UNL CropWatch March 18, 2011: Is Nitrogen Use Efficiency Compatible with High Corn Yields?
March 17, 2011
Stories such as “Fixing the Global Nitrogen Problem” are common in science-oriented media (see Townshed and Howarth, Scientific American Feb 2010) and often may suggest that agriculture is a leading cause of the problem.
It’s currently estimated that twice as much nitrogen is now being fixed into reactive forms by humans through fertilizer production and fossil fuel use as is being fixed naturally through biological fixation and lightning. Reactive forms include ammonium and nitrate resulting from fixation of di-nitrogen (N2) which is abundant in the atmosphere but non-reactive.
These increased levels of nitrogen fixation — much of it from human use — are greatly exceeding the amount lost through denitrification. That means that reactive N is accumulating around the world. These higher levels of reactive nitrogen affect natural terrestrial and marine ecosystems, and water and air quality.
When trying to identify contributing factors, often concern is focused on agricultural uses such as for corn production. This is due to the large amount of N required for production and the speculation that if yields are to increase, even more N will be required for each bushel of corn produced.
UNL Research Tests Economically Optimal N Rates
The results of 32 N rate trials for high yield corn conducted in Nebraska show that we can achieve high yields with high N use efficiency, provided N is applied at the most profitable rate and precautions are taken to minimize N loss. The average maximum treatment yield in these trials was 240 bu/ac.
When N was applied at the economically optimal N rate (EONR), on average, about 1 lb of N was needed for each 100 lb of grain produced (Table 1). Another way to say this is < 0.6 lb of fertilizer N was required per bushel. On the other hand, the Nebraska average is 1 lb of N is applied to corn for about every 60 lb of grain harvested. These numbers indicate that we do have potential for high N use efficiency with high yield corn.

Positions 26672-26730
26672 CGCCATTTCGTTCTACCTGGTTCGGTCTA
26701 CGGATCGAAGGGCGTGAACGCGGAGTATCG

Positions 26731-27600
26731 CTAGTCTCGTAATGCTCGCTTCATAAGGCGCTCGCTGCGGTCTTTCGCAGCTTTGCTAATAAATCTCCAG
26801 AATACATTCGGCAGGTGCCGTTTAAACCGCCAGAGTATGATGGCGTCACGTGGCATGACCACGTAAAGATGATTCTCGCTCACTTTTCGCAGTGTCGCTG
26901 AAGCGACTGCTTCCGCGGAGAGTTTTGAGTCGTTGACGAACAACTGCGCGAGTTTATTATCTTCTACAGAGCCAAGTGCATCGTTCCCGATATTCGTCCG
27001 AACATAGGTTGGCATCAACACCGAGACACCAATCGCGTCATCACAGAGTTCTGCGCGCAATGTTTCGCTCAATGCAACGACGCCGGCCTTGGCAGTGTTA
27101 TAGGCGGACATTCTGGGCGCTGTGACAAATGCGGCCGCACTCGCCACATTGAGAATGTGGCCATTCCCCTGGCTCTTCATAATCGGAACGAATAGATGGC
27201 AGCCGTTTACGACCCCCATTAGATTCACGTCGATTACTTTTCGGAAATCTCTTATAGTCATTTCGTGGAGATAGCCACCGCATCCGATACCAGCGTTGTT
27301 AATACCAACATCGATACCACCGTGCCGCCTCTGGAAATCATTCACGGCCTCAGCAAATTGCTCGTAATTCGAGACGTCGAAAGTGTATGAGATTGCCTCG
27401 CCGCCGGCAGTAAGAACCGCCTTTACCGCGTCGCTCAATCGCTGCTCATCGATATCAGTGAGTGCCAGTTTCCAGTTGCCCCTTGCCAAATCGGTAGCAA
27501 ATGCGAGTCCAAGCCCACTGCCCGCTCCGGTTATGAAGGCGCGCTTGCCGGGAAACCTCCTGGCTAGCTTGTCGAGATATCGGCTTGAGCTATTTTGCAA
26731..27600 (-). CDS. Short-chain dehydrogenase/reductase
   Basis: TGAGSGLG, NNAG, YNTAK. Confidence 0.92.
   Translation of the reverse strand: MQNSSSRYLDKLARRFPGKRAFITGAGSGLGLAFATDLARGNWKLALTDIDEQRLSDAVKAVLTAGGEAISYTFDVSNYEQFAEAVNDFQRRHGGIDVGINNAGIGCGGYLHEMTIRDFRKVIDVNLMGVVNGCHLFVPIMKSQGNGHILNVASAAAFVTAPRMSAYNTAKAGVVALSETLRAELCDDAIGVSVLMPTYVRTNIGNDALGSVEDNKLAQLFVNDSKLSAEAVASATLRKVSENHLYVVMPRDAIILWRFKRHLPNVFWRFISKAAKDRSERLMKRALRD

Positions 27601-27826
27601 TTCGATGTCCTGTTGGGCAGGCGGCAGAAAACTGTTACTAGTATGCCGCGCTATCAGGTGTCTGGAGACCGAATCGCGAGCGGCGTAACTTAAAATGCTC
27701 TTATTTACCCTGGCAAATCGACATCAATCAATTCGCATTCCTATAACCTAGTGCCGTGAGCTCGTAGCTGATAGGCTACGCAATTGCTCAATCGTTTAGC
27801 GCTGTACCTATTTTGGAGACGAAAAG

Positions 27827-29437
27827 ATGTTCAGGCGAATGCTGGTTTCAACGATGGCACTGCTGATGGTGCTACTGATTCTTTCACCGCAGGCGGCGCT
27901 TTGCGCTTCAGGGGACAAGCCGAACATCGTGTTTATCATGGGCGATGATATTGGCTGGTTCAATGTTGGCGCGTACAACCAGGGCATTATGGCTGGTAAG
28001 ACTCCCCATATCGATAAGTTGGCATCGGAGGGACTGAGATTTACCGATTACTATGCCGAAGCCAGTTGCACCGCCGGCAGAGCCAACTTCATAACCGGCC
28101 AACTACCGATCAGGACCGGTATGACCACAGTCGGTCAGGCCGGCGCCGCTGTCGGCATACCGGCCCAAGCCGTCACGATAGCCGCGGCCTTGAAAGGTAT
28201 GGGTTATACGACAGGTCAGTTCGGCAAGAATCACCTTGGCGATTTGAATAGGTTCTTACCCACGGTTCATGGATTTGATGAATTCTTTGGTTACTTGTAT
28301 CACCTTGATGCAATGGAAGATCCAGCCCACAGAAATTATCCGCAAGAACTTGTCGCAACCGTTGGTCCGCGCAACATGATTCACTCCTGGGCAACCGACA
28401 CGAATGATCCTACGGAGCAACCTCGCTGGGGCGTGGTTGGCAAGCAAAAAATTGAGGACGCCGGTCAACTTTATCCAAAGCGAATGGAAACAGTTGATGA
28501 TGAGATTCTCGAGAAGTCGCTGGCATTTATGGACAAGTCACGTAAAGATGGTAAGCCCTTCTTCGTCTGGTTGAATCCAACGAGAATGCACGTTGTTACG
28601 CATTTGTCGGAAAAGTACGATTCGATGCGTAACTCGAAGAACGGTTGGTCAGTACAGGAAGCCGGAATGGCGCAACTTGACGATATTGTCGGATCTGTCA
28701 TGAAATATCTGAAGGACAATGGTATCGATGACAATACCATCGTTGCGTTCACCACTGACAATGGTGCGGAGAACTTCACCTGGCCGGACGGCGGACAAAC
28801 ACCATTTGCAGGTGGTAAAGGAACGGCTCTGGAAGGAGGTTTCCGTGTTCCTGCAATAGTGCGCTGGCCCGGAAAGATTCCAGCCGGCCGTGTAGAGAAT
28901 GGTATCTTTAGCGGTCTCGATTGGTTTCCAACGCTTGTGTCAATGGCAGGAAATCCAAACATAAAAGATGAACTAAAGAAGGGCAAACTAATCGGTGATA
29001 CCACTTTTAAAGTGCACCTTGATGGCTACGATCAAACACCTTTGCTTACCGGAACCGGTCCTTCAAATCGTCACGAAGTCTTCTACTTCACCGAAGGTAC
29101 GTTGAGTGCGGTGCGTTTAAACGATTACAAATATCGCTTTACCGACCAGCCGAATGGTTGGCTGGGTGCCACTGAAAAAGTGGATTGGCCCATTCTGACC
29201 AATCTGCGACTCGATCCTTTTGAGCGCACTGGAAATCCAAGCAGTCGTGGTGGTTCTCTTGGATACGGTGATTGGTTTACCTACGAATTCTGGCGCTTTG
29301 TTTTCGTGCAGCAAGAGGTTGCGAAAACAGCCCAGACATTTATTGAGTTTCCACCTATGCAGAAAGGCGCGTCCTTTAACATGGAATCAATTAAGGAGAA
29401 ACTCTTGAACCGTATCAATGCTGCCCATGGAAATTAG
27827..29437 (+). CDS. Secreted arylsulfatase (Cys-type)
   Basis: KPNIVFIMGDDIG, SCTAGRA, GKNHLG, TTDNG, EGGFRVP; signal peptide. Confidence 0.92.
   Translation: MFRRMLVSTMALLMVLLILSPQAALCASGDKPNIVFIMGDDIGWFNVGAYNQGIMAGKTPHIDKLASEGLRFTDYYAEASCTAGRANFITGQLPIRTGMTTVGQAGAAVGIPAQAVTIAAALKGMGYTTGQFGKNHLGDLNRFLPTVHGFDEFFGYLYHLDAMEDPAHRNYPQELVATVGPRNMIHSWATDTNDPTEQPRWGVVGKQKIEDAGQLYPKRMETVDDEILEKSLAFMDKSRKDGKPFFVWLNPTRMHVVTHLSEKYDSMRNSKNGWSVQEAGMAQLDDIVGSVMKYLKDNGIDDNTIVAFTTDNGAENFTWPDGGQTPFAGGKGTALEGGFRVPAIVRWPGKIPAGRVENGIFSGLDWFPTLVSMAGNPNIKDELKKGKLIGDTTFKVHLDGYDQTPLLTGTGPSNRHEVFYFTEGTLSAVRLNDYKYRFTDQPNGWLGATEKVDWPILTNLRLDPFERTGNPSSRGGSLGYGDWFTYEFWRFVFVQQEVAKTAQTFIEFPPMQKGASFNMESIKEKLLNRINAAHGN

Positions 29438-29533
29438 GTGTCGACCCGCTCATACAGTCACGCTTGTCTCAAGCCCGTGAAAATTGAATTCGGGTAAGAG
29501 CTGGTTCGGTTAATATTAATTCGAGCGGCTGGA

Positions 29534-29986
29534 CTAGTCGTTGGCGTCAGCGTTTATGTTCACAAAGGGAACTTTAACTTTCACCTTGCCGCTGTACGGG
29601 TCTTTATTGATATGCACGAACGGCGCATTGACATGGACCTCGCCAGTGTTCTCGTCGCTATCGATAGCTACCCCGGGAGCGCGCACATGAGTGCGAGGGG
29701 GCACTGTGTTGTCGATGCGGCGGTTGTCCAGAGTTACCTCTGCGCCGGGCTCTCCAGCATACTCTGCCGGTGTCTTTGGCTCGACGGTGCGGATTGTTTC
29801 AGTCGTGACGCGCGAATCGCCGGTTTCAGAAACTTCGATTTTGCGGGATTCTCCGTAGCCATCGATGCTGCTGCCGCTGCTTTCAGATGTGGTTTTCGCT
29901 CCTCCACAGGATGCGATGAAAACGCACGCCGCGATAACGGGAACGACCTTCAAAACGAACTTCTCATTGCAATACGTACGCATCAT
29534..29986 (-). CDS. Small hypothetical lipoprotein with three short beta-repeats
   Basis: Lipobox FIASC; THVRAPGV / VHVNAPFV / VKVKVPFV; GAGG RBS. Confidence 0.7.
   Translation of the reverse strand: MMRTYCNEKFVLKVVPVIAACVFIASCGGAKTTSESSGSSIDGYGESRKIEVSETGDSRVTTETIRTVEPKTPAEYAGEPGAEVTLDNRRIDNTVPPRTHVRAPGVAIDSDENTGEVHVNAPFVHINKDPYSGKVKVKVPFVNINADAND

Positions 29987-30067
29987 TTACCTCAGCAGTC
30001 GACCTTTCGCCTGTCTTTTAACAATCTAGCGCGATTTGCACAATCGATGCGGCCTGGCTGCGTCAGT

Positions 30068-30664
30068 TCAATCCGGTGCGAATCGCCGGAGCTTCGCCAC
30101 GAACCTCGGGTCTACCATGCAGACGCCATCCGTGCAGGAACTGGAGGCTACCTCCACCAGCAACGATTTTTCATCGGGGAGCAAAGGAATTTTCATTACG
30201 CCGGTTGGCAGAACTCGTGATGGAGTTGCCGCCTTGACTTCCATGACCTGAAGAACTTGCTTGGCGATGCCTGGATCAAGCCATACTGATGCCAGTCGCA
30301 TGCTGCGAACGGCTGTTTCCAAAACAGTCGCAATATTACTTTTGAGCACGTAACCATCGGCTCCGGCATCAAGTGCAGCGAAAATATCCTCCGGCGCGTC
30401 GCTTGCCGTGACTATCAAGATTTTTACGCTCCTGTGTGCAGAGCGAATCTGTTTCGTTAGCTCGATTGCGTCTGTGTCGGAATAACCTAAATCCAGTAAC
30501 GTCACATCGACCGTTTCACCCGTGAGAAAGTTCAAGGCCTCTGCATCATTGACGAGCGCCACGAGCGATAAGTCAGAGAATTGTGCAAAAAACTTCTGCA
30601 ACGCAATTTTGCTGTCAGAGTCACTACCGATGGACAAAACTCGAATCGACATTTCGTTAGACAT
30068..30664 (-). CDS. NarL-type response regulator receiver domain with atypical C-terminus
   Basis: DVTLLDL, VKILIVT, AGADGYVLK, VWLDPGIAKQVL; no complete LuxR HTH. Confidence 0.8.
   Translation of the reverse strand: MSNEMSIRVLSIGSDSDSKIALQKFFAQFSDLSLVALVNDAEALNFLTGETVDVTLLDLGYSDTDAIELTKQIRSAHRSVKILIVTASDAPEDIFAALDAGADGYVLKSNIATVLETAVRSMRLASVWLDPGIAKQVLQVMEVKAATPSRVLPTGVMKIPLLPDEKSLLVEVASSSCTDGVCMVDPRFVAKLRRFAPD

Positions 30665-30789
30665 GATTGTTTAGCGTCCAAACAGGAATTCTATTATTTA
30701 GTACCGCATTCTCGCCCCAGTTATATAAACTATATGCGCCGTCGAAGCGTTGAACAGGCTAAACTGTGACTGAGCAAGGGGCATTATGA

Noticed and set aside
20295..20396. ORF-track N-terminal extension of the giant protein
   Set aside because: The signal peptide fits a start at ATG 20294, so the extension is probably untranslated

In these trials, our recovery efficiency was 70% of the applied N, while the national average is about 40%. This high efficiency contributed to the low EONR required for these high yields (Table 1) with only modest levels of residual soil nitrate-N after harvest (Figure 1). These efficiencies were achieved with:
- good crop and irrigation management,
- application of the economically optimal N rate (EONR), and
- split application of fertilizer N with 40% or more applied in-season.
With such management, it is not surprising that N use efficiency is high with a high yield crop. Such a crop is expected to have a healthy, vigorous, and extensive root system, and therefore capable of efficient recovery of N and other nutrients. A high yield crop typically has fewer constraints on growth, allowing for efficient conversion of plant carbohydrates and nutrients to grain.
Researchers Hone in on Corn-on-Corn Variations
Achieving such high N use efficiency requires an accurate estimate of EONR before N application and the use of practices to minimize N losses, such as with in-season N application. For our study, we examined the results and determined the EONRs. However, EONR varied widely, especially for corn following corn.
The UNL recommendation estimated EONR very well, on average, for corn following soybean and over-estimated for corn following corn or drybean. However, the UNL recommendation did not account for much of the great variation in EONR across site years for corn after corn, often over- or under-estimating EONR. Not being able to accurately predict corn after corn application rates showed up in a lower dollar return on the fertilizer used. We are continuing our analysis of the data to improve UNL recommendations for predicting field-specific EONR.
Taking the Research to Your Field
In summary, high nitrogen use efficiency is compatible with high yield corn. To achieve this efficiency, producers often can lower their N application rates and adopt science-based N management practices to minimize N losses.
Producers who are doubtful about seeing these efficiencies on their farm are encouraged to properly conduct on-farm trials to obtain their own information.
Taking steps to achieve high nitrogen use efficiency in commercial crop production may help slow the build-up of reactive nitrogen in our environment and reduce the potential for increased regulation of this input.
Extension Nutrient Management Specialist